Year brings mixed fortunes for engineering

Tom Johnstone sees a mixed bigger picture. Picture: Contributed
Tom Johnstone sees a mixed bigger picture. Picture: Contributed
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IT’S been a year of uneven fortunes for Scotland’s engineering sector, with exports subject to international turbulence that Tom Johnstone believes will continue into the New Year.

As the outgoing chief executive of SKF – the Swedish industrial heavyweight with operations in 28 countries around the world – Johnstone has a keen grasp of the big picture. Known as a bellwether for global industry, SKF’s products are used in nearly every manufacturing sector across Europe, the Americas and Asia.

Looking at the geographical scope of the group’s business, Johnstone sees a “mixed picture” around the world just now. Recently back in his home country on a combined trip for business and pleasure, the Scots-born chief executive amicably avoided being pinned down on exactly how the forthcoming year will shape up.

“There are so many mixed signals at the moment,” said Johnstone, who is retiring after 12 years as chief executive of SKF. “It is very hard to forecast.”

The latest survey from Scottish Engineering showed a sector getting back on track in the final quarter of 2014, with an increase in employment and domestic demand. However, the “inherent fragility” of this recovery was underlined by feeble export activity, hampered in large part by weakness in Europe and conflict in Russia.

Johnstone believes that the situation between Russia and the Ukraine has “clearly” impacted confidence, with ramifications beyond the sanctions that have halted certain exports into the country. The country’s economy is slowing, a feature that has already eroded other markets on Scotland’s doorstep.

“We don’t see a strong Europe any time in the near future,” he said. “Europe remains relatively anaemic.”

It’s better news for firms exporting to the United States, where the economy is “moving along the right direction”.

Industry is also being repatriated from foreign shores, a growing trend that has led SKF to invest some $2.5 billion (£1.6bn) in its US operations during the past four to five years.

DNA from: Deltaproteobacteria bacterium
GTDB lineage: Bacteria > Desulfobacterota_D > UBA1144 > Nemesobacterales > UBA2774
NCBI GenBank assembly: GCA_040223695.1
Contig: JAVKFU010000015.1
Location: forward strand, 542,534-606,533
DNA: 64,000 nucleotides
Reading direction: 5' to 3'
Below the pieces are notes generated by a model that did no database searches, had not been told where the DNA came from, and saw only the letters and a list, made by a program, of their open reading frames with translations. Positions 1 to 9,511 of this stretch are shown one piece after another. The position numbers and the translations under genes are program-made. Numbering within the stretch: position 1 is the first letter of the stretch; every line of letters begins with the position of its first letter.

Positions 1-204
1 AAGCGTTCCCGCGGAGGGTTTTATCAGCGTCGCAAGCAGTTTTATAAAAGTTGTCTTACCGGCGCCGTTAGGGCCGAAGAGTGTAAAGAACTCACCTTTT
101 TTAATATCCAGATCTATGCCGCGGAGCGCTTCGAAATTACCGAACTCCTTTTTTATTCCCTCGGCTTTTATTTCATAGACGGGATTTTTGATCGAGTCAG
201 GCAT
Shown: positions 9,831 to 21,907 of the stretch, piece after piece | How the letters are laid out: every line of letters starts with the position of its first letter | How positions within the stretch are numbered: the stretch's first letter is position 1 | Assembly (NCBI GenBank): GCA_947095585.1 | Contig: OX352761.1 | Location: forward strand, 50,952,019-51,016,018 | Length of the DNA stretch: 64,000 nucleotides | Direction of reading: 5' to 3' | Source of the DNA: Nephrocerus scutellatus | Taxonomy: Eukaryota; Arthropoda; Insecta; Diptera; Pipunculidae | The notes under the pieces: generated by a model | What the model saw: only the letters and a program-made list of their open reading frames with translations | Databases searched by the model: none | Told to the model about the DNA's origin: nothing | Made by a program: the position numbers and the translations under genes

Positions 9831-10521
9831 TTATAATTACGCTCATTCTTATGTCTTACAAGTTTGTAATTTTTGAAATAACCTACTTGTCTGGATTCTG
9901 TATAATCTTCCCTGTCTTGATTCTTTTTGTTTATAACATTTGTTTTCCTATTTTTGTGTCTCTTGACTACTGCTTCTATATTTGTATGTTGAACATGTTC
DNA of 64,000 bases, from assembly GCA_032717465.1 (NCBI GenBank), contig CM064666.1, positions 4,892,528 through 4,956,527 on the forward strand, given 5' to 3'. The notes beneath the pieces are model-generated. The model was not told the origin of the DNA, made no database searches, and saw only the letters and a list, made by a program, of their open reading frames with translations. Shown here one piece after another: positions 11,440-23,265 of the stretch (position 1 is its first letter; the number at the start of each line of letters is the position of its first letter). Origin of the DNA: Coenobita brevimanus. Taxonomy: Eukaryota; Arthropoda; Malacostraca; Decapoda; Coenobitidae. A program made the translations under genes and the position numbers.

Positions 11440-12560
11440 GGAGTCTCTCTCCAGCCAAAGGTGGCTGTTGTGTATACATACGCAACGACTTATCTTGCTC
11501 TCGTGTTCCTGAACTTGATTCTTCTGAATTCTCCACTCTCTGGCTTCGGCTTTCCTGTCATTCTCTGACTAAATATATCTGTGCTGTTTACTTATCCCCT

Latin America is “quite challenged”, however, with Argentina and Brazil particularly troubled. Growth in India has slowed, though the new government there is having a positive impact.

As for China, Johnstone said activity varies from one sector of manufacturing to the next.

“Areas like renewables, high-speed rails and automobiles are all seeing good growth in China,” he said. “Sectors like mining and metals are not so good.”

Though he has not yet quite reached his 60th birthday, Johnstone said the time is right to step down at SKF, where he is credited with transforming the maker of ball bearings into a broader provider of associated products and services. He will remain with the company for another year as a non-executive advisor, ensuring a smooth transition to incoming chief executive Alrik Danielson, who comes from another Swedish conglomerate but has previously worked at SKF.

Johnstone has also taken directorships in other parts of the business empire run by the Wallenberg family, who are SKF’s biggest investor.

He joined SKF in 1977 as a graduate trainee at the group’s now-defunct factory in Irvine, where he packed and then delivered ball bearings throughout the north of England. His work took him to Gothenburg in 1987, where he has lived for all but two of the last 28 years.

Family visits bring him back to Scotland regularly, as do SKF’s operations in this country – a development centre for hand-held devices in Livingston, and a specialist renewable energy operation in Aberdeen, each employing about 70 people.

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